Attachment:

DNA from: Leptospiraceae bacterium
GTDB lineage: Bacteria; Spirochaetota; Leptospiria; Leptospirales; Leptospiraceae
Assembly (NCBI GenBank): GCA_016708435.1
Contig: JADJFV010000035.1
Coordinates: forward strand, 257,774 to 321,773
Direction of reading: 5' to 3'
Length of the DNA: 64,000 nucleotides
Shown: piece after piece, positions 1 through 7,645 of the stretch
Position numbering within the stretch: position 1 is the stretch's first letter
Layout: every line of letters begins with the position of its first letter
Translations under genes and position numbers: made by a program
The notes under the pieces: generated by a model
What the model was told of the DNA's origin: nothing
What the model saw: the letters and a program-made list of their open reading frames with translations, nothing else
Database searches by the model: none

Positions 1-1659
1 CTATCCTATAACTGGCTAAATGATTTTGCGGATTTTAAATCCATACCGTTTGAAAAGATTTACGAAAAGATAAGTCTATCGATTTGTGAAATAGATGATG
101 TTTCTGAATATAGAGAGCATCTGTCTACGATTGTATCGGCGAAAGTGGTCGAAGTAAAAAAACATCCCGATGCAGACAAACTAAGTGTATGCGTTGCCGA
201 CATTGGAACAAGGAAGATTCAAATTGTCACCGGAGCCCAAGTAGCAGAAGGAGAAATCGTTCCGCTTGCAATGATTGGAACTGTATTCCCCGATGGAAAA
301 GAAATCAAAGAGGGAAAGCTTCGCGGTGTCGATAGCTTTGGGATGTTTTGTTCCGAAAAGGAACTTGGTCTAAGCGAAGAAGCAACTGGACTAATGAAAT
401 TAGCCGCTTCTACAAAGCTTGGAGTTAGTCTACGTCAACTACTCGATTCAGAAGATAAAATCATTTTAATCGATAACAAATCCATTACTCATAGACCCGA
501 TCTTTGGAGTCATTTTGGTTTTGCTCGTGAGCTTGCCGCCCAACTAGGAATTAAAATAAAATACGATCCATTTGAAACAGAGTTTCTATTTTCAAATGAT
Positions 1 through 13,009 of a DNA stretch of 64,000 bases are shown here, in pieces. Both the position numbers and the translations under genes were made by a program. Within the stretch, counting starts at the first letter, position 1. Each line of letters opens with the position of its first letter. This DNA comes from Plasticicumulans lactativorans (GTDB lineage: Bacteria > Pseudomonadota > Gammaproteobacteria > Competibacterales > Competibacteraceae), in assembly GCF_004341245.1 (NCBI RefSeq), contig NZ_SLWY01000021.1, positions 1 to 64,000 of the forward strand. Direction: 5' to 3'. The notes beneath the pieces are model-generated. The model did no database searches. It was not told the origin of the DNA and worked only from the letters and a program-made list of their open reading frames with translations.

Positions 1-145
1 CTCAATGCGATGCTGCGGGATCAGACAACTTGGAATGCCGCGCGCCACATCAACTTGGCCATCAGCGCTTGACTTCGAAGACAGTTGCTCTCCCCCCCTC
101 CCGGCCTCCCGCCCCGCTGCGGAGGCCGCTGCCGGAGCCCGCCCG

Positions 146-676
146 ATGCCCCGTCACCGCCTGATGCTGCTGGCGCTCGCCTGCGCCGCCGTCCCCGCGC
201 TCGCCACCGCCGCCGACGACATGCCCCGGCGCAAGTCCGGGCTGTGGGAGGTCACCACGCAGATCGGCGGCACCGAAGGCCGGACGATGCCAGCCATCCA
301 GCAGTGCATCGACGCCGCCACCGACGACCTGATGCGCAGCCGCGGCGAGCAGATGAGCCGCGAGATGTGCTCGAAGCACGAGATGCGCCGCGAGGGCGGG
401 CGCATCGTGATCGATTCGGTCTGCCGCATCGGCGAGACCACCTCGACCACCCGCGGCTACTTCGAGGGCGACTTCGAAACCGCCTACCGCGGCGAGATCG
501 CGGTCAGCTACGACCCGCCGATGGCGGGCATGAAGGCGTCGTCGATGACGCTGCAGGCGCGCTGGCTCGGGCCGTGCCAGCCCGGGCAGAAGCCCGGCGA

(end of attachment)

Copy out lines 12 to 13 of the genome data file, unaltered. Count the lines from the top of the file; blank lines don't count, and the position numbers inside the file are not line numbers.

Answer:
The notes under the pieces: generated by a model
What the model was told of the DNA's origin: nothing